I was just reading this example of anopportunity due to put call parity.
Basically, the expected value of the underlying asset is 20.
The futures bid is 18.5 and ask is 19.5
The call (with strike price 20) has a bid of 6 and an ask of 7.
The put (with strike price 20) has a bid of 1 and an ask of 2.
Basically, what the example says is to buy a put (for a price of 2) and sell a call (receiving 6) at strike price of 20. It also mentions to buy a future at 19.5. It goes on to mention that using the put call parity formula is not equal because 6-2>20-19.5, thus creating an arbitrage opportunity.
I don't have a problem understanding the formula and why there is an arbitrage opportunity, however I'm a little foggy on how this arbitrage would play out. These are the two examples that I can forsee taking place:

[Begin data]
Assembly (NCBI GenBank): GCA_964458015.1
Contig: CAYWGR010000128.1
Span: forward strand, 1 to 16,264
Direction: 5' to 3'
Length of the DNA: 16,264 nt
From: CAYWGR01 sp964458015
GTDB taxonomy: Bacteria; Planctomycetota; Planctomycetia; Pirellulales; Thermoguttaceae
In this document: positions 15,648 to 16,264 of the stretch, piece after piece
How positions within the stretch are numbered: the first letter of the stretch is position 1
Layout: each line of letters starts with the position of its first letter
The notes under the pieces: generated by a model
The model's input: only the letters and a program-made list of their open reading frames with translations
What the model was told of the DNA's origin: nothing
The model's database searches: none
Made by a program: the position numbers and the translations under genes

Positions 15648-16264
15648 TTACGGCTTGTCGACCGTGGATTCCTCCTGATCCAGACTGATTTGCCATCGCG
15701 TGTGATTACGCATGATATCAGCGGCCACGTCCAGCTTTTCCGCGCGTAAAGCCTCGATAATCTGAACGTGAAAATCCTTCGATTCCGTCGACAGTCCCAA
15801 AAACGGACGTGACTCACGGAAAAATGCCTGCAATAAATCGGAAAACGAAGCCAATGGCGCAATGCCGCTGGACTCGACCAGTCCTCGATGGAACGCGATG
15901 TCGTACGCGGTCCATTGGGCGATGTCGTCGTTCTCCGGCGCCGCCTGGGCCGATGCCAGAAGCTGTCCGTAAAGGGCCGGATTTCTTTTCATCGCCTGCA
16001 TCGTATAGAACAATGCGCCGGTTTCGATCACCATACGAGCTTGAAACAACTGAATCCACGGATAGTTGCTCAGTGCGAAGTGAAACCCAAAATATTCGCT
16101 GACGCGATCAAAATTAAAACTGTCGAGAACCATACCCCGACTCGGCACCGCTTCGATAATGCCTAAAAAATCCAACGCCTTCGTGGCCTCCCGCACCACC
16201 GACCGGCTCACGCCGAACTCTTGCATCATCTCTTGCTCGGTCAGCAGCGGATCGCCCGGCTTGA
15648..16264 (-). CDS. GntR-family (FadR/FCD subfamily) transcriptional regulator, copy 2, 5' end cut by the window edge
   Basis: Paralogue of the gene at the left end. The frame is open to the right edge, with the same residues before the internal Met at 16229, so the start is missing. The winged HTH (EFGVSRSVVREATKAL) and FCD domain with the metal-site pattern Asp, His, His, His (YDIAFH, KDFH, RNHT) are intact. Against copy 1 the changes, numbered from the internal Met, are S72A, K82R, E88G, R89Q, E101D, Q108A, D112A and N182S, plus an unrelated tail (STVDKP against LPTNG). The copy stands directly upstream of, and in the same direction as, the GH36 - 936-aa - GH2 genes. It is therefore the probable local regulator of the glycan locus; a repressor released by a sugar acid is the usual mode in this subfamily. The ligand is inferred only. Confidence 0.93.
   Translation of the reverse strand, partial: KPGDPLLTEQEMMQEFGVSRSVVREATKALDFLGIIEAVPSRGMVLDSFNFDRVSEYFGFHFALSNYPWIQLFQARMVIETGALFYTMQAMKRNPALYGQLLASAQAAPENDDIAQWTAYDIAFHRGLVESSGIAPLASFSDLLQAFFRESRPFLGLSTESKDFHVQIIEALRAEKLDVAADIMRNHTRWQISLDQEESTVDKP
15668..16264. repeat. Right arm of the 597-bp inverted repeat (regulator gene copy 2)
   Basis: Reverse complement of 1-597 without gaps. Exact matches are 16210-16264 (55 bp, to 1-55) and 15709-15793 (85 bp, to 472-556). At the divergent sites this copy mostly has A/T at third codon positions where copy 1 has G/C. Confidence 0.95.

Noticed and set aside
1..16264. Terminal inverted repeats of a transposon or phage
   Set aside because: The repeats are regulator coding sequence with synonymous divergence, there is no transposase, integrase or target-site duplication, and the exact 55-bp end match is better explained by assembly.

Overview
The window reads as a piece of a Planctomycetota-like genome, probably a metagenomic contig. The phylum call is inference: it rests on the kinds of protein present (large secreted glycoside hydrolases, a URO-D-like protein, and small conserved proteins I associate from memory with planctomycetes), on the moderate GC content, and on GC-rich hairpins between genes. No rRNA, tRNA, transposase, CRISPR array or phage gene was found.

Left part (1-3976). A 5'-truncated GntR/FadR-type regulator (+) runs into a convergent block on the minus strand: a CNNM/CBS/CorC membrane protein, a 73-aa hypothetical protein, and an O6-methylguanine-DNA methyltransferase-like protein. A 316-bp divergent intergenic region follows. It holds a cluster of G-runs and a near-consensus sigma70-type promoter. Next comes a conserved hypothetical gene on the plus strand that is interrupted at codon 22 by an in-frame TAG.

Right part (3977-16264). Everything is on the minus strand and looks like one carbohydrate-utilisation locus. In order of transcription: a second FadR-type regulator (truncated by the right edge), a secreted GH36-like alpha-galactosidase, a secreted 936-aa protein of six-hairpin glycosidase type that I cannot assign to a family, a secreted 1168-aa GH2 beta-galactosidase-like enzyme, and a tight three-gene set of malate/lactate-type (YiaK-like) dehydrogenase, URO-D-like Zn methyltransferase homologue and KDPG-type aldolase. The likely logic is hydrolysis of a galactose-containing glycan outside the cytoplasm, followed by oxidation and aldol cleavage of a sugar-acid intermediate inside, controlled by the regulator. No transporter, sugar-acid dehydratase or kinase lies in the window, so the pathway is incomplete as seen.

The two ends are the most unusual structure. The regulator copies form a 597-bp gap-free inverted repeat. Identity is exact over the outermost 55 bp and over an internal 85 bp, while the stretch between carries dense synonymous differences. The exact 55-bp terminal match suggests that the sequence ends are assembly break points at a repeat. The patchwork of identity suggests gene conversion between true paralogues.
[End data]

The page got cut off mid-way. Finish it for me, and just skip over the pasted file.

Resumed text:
1. The price of underlying rises to 30, thus, the buyer of the call you sold will exercise it. Meaning you lose 10 dollars there. You will not exercise the put so you lose 2 dollars there. You receive 6 dollars as call premium. You also gain 10.5 dollars on the future that you bought, putting you at a net of 4.5 profit.
2. The price of the underlying drops to 12, thus, the buyer of the call will not exercise the option, gaining you 6 dollars through the call premium. You will exercise the put that you bought gaining you 8 dollars. You will lose 2 dollars on the put premium. On top of that, you will lose 7.5 dollars on the future that you bought. Thus, your net profit is 4.5 once again.
Have I got this right? Is your net profit in this arbitrage opportunity always going to be the profit you made from the premiums of the call and put PLUS the difference in the futures spot and expected value (thus, (6-2)+(20-19.5)=4.5)?
Thanks a lot for your help.